1. Economics
November 13, 2014

Experts confirm London house price fall

By City Monitor Staff

Great news!/Terrible news (delete according to taste and level of wealth). From Reuters:

British house price growth slowed sharply in the three months to October to its weakest since May 2013, driven by more widespread price falls in London, a survey by the Royal Institution of Chartered Surveryors showed on Thursday.

RICS said its monthly house price balance fell to +20 in October from +30 in September… The drop was driven by a fall in the London index to -35 from -9 in September, representing the most widespread price falls in the capital in four years.

London was the only region surveyed to see a negative balance. 

It’s important to note that these numbers don’t represent the scale of any fall: they’re just an index of sentiment in the property industry, calculated using responses to a survey.

What they do show, though, is that the London boom has at the very least run out of steam. In 2013, demand from buyers outstripped supply of available homes, and prices rose. Those trends have now gone into reverse. 

RICS blames the talk of a mansion tax at the top end of the market, as well as tighter lending criteria making it more difficult to get enormous mortgages. The threat of interest rate rises could be at work, too.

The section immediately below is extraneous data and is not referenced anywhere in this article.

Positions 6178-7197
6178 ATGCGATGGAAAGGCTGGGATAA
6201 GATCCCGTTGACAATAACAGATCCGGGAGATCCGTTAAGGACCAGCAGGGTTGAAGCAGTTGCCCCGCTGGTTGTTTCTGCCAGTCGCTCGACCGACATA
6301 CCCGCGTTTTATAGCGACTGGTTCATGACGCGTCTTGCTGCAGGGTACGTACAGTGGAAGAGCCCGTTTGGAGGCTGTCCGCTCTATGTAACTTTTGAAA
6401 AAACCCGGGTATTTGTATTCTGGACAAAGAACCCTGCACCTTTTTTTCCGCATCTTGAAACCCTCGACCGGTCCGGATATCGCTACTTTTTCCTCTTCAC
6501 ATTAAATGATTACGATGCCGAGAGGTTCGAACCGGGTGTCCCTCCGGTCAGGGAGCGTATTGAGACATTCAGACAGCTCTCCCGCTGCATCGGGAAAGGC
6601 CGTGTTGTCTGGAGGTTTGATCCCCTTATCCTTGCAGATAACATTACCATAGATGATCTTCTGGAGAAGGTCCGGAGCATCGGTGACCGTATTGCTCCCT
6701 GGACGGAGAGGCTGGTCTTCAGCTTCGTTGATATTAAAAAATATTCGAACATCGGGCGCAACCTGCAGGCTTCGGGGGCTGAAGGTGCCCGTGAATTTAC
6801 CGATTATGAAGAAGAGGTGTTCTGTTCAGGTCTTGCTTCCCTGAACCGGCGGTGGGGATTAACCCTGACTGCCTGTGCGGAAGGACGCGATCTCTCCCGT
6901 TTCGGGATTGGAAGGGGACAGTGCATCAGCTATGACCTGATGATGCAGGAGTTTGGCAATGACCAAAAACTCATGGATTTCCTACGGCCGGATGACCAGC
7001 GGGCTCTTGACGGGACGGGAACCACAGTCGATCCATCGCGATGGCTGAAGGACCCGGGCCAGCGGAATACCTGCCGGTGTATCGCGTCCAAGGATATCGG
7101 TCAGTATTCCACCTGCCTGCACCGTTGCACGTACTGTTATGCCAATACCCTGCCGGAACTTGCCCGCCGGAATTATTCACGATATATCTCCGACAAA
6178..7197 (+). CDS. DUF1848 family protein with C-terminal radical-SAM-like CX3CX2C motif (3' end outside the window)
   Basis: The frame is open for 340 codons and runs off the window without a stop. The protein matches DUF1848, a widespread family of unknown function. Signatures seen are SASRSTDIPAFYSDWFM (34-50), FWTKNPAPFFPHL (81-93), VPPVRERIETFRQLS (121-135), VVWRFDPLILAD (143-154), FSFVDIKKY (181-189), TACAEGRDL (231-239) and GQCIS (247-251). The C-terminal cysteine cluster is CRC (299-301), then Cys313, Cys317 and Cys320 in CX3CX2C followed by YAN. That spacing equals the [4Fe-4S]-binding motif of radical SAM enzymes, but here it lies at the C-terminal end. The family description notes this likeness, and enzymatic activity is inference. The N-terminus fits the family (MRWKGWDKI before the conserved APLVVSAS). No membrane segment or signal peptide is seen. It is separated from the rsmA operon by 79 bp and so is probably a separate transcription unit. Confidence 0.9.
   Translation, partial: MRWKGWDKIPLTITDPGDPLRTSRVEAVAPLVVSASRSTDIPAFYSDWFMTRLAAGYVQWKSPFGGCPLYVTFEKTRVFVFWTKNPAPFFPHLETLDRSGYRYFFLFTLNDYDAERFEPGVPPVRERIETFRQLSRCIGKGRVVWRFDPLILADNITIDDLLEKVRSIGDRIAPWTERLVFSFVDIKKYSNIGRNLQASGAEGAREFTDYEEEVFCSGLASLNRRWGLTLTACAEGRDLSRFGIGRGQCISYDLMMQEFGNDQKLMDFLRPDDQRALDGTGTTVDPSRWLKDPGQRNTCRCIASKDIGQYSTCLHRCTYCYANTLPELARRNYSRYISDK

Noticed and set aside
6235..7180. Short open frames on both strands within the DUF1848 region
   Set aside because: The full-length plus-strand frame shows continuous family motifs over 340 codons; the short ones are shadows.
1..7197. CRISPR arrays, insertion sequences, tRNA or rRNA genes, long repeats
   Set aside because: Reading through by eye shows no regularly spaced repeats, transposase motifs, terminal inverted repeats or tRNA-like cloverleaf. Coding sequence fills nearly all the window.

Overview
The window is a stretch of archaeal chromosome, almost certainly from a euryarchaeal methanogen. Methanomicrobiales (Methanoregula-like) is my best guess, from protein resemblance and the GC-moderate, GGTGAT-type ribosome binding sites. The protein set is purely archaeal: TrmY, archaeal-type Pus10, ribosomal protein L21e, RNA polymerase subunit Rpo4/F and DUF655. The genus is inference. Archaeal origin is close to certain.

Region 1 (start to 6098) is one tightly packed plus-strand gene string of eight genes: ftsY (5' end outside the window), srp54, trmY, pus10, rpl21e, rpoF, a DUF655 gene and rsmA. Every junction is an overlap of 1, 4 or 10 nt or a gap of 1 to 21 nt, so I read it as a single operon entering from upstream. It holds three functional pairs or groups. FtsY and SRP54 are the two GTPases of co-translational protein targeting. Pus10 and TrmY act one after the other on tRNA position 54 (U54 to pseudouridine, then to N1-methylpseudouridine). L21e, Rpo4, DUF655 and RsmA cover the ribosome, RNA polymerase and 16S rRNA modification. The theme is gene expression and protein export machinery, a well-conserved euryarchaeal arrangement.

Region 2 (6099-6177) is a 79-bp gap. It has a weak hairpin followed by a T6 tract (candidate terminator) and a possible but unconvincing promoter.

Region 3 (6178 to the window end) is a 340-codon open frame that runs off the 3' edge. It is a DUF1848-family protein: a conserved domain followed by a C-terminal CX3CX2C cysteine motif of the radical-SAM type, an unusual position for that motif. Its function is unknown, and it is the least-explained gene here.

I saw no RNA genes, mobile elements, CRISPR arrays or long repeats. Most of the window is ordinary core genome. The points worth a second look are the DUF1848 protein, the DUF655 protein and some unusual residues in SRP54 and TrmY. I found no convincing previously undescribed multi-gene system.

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These graphs shows the balance of industry opinion. Positive numbers mean more experts think prices will rise; negative ones mean the opposite. 

What they show is that, over the last three months, a healthy majority think that London house prices have been going down, rather than up:

A majority think they’ll continue to do so. Here, though, the consensus is weaker:

And RICS economist Simon Rubisohn warned against over-interpreting these figures as evidence of an imminent crash: “With new instructions still flat … it seems implausible that the dip in demand will result in very much of a decline in house prices”, he said. Roughly translated: there still aren’t enough houses on offer to meet demand. 

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